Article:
"Just like Draw Something is a cooperative game where two players work together and have a lot of fun, we hope to replicate that same feeling with OMGPOP and Zynga," said Porter in a post on Zynga’s website. Plans for the future also involve creating more cooperative games like Draw Something where players work together rather than against each other and there is no “winner” or “loser.”

“It’s going to be drawsome.”

More About: Facebook, omgpop, Zynga


Netflix: HD on iPad is ‘On Our Roadmap,’ Not Here Yet

Posted: 21 Mar 2012 06:29 PM PDT


New iPad owners who are also Netflix subscribers — and we’re guessing there’s a lot of overlap there — may have been excited to see an update to the Netflix iPad app pop up in the App Store on Wednesday. Could this be the beginning of the HD video revolution on the “resolutionary” tablet?

Unfortunately not. The app does add Retina display support for menus and movie thumbnails, which look gorgeous on the new iPad. But all Netflix movies and TV shows on the iPad app are still streamed in standard definition.

“The video is not in HD yet,” confirms Joris Evers, Director of Corporate Communications at Netflix. “That is on our roadmap, but I can't share timing at this point.”

Netflix is already streaming 1080p HD video to the new Apple TV, so we’re hoping that update won’t be long in coming. Rival iPad app Hulu Plus is also still streaming in standard definition, as is HBO Go.

Indeed, just about the only place you can feast your eyes on streaming HD video for the new iPad is the updated ABC app. So if you want to watch Castle, Cougartown or Dancing With the Stars in top-notch pixel-perfect quality, you’re in luck.

We’re not exactly sure what the holdup is with the other apps, but it could have something to do with the enormous cost of serving all that heavy-bandwidth HD video at massive scale.

Is HD video important enough to make you buy a new iPad? What app are you waiting to see an update from? Let us know in the comments.

More About: HBO GO, hulu, netflix


Trade Wanted: Mansion For $29 Million In Facebook Stock

Posted: 21 Mar 2012 06:00 PM PDT



Calling all Facebook stock owners: This luxurious mansion in Los Gatos, Calif. could be yours. All you have to do is hand over $29 million in Facebook stock to homeowner Ken Raasch.

Silicon Valley businessman Ken Raasch and his wife Linda want to trade their lavish 11.5-acre estate, dubbed Forrester, for a chunk of Facebook shares. The house was built in 1989 and Raasch purchased it in 1997. The 10,000-square-foot house has six bedrooms, five baths and a separate cottage.

A virtual tour on ForresterEstate.com (and above) showcases its cream-of-the-crop details: A fresco on the ceiling of the mansion was created by the same artist who restored the ceiling of the Sistine Chapel; a pink marble fireplace mantle imported from Italy; a grand staircase with an intricately carved wood banister.

It’s not clear why Raasch thinks it would be a wise deal for a Facebook shareholder to trade $29 million in pre-IPO stock for a mansion valued at $4.7 million in 2011, according to the Silicon Valley/San Jose Business Journal. Since nothing in the stock market is a sure bet, perhaps Raasch suspects someone holding Facebook shares might be willing to take a chance to unload a potentially explosive stock for a chance to own a home — and a grand one at that. Mashable called Raasch and his real-estate representatives for comments and are waiting for a response.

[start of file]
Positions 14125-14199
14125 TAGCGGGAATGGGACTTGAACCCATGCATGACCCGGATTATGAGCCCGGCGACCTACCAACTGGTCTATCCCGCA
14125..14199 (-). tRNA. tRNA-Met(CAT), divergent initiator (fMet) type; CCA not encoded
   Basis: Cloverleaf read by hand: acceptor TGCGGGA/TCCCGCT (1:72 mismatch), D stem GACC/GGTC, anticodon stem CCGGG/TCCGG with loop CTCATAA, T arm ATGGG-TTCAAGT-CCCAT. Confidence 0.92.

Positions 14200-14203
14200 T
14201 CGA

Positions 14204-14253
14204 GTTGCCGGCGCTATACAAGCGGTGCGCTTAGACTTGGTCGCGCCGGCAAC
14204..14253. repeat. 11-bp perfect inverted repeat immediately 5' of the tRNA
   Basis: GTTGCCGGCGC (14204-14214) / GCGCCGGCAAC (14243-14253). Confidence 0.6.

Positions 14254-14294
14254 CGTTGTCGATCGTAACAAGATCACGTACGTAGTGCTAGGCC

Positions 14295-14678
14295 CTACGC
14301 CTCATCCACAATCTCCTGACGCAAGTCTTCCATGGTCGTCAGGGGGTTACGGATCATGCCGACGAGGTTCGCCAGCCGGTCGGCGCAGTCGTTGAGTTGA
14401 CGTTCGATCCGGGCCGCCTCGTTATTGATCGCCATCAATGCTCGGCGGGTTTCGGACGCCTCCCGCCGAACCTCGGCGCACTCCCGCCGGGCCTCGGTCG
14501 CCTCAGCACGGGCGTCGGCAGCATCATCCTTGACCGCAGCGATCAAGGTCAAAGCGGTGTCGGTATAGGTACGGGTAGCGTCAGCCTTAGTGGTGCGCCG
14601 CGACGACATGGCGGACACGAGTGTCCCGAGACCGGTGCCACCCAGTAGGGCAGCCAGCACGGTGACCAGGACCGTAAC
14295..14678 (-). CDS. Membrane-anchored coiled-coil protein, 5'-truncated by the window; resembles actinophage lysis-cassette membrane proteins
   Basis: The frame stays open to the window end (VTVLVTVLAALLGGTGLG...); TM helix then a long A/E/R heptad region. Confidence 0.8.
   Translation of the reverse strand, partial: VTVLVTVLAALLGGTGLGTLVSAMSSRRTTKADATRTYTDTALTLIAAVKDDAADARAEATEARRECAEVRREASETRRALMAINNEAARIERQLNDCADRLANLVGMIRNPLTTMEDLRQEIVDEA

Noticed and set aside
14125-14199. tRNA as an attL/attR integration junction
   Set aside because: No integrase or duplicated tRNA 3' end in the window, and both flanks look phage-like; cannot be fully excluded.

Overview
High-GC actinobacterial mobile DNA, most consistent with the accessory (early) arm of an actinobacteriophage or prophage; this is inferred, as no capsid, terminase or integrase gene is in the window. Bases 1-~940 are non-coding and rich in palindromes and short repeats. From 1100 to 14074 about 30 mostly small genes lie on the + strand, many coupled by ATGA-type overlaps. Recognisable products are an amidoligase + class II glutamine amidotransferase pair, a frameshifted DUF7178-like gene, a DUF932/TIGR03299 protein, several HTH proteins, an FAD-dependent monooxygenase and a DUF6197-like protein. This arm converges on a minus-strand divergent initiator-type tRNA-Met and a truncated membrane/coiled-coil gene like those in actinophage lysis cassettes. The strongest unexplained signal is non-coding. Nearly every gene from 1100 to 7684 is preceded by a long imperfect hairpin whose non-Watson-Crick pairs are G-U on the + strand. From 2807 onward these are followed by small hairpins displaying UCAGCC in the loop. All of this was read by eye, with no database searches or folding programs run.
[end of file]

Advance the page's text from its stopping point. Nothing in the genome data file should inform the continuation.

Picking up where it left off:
The San Jose Mercury reports Raasch was once the partner of artist Thomas Kinkade and left in 2000 to start his own company called Creative Brands Group.

Rumors of Facebook’s IPO swirled last year and led up to an official announcement of the Facebook stock offering on Feb. 1. As many as 1,000 Facebook employees who were given pre-IPO stock options stand to be millionaires many times over. The Facebook stock is still private, and since its Feb. 1 announcement there have been hundreds of articles about how the stock could affect shareholders, the economy or be simply irrelevant.

What do you think about Raasch’s offer? Sound off in the comments.

More About: Facebook, facebook ipo, Facebook stock


Twitter Rewind: Big Highlights From 2012 to 2006

Posted: 21 Mar 2012 05:29 PM PDT

Twitter History

Six-year-old Twitter is a remarkably different animal than it was when co-founder Jack Dorsey sent the service’s first tweet in March 2006: “just setting up my twttr,” he wrote.

A minuscule user base grew into today’s 140 million-strong active tweeters, who at last count send more than 1 billion tweets every three days.

To keep the social media powerhouse intact as more people, celebrities and world leaders find their roles in the birdcage, Twitter has evolved its aesthetics, functionality and business model. Below, we gathered the best moments in Twitter's eventful existence to help you reminisce.


Six Years of Twitter Flashbacks


March 2012: Twitter turns 6, Dorsey tweets impressive stats and high-profile users wish the company well.

Twitter also injects more ads, a primary revenue generator, into its mobile products.